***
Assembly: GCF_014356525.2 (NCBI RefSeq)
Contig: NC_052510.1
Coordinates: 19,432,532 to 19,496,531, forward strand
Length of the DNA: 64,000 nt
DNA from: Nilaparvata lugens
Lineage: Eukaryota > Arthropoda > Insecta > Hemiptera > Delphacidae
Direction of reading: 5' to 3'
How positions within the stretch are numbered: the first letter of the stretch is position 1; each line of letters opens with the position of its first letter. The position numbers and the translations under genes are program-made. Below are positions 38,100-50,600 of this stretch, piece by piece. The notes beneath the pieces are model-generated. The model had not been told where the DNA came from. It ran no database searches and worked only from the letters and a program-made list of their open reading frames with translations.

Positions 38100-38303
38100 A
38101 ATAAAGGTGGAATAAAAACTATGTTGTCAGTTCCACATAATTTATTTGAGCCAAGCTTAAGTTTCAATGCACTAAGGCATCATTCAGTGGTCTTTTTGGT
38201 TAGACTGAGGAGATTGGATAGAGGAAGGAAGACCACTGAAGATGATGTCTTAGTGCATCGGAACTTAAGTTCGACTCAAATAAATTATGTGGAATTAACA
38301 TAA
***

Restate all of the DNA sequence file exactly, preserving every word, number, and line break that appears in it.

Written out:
Assembly: GCF_014356525.2 (NCBI RefSeq)
Contig: NC_052510.1
Coordinates: 19,432,532 to 19,496,531, forward strand
Length of the DNA: 64,000 nt
DNA from: Nilaparvata lugens
Lineage: Eukaryota > Arthropoda > Insecta > Hemiptera > Delphacidae
Direction of reading: 5' to 3'
How positions within the stretch are numbered: the first letter of the stretch is position 1; each line of letters opens with the position of its first letter. The position numbers and the translations under genes are program-made. Below are positions 38,100-50,600 of this stretch, piece by piece. The notes beneath the pieces are model-generated. The model had not been told where the DNA came from. It ran no database searches and worked only from the letters and a program-made list of their open reading frames with translations.

Positions 38100-38303
38100 A
38101 ATAAAGGTGGAATAAAAACTATGTTGTCAGTTCCACATAATTTATTTGAGCCAAGCTTAAGTTTCAATGCACTAAGGCATCATTCAGTGGTCTTTTTGGT
38201 TAGACTGAGGAGATTGGATAGAGGAAGGAAGACCACTGAAGATGATGTCTTAGTGCATCGGAACTTAAGTTCGACTCAAATAAATTATGTGGAATTAACA
38301 TAA